Expressive & Receptive Language: What is Considered Norm

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14 May 2008, 10:05 pm

Here's a stream of questions. If anyone can answer any of them, that would be delightful. If not, I'll just add this to my Threads Born Dead tally. :wink:

What is the definition of normal expressive language? Are you considered normal if you can speak in a manner that seems somewhat normal to others? What about language "eccentricities" such as stuttering, cluttering, frequent gaps in speech, frequent jumbling of words, and so on? What about selective mutism - does it mean that one's expressive language is not normal? Does it matter how effectively you translate your thoughts into speech? What if you use the same stock phrases over and over again because you can't come up with original things to say on the spot?

And what is considered normal receptive language? If a person has Auditory Processing Disorder and therefore hears a lot of things wrong in ordinary conversation, how could it be determined whether or not they have normal receptive language? Is comprehension involved in the definition? For instance, if I heard you correctly, but took your words literally and missed the symbolism or emotional content, would that be considered normal receptive language?

Sea Gull
Sea Gull

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15 May 2008, 12:21 am

My answer may not be what you want, because I find the word normal completely devoid of meaning in most discussions. However, replacing normal with healthy makes your questions easier for me to answer, even if that may not be what you are asking. So:

Healthy expressive language seems to be the ability to reasonably to convey desired information. Almost everyone has the language eccentricities you listed, though to different degrees. I don't have any references on hand, but I remember reading a report a while ago that detailed how gaps in speech, and fillers such as "umm.." or "like" are actually quite essential to ordinary conversational communication. They give time for the speaker to organize and "flesh out" their intended speech, as you probably noticed. Selective mutism, if I understand correctly, may have more to do with psychological trauma than a speech processing difficulty. I can't answer that with any confidence, though.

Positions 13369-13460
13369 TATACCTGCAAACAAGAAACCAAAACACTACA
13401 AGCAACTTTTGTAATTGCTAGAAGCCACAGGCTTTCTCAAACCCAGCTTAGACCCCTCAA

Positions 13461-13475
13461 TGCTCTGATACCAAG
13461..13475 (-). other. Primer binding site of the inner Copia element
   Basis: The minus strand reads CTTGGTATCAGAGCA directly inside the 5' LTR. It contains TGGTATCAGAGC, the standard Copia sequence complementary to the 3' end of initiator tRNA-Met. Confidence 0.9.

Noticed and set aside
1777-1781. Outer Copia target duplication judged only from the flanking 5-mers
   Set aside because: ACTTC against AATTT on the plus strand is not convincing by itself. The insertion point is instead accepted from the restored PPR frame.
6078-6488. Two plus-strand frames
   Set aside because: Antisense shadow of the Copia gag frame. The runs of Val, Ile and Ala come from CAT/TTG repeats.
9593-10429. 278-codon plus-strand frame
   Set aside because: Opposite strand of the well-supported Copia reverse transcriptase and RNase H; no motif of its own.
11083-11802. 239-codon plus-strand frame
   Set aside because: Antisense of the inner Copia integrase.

Effective translation of thought into speech is the entire basis of linguistic structure and the development of language. I believe the dissatisfaction many feel with their translation ability has led to the development of quirky yet incredibly accurate and descriptive words. The only problem with unusual lexicographic content is obvious enough: no one knows every word in their language. We had a brief discussion about this in a philosophy class I took last semester, and we (almost jokingly) concluded that selective telepathy would be the most convenient solution. Transfer of images is, I think, every frustrated individual's fantasy. I envy talented artists for their ability to transform their thoughts into pictures, though those can be misunderstood as easily as words, if not more so. So, yes. Your effectiveness matters, but this is not limited to neurological disorders. I'd even wager someone with an impoverished vocabulary is more prone to miscommunication than someone with a communication disorder!

I don't know enough about Auditory Processing Disorder to attempt your next question, but I hope that huge mass of text helped you :)


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15 May 2008, 7:43 am

Things like using stock phrases, or having difficulty formulating speech from thought, may not be considered normal expressive language However, stuttering, cluttering and the like are - I believe - considered aa part of speech, not language, so they would not have an effect on your expressive language level (i.e., someone who stutters can still have normal expressive language; they just happen to have a speech disorder as well).

As for receptive language, some forms of APD can alter your receptive language skills, but not your actual level of receptive language. Of course, they certainly make it difficult to test real receptive language and I don't have any idea how testers get around this obstacle. Not comprehending symbolism, though, is - again, I'm not 100% sure and I'm not referencing this - a deficit in receptive language when it's on a regular basis.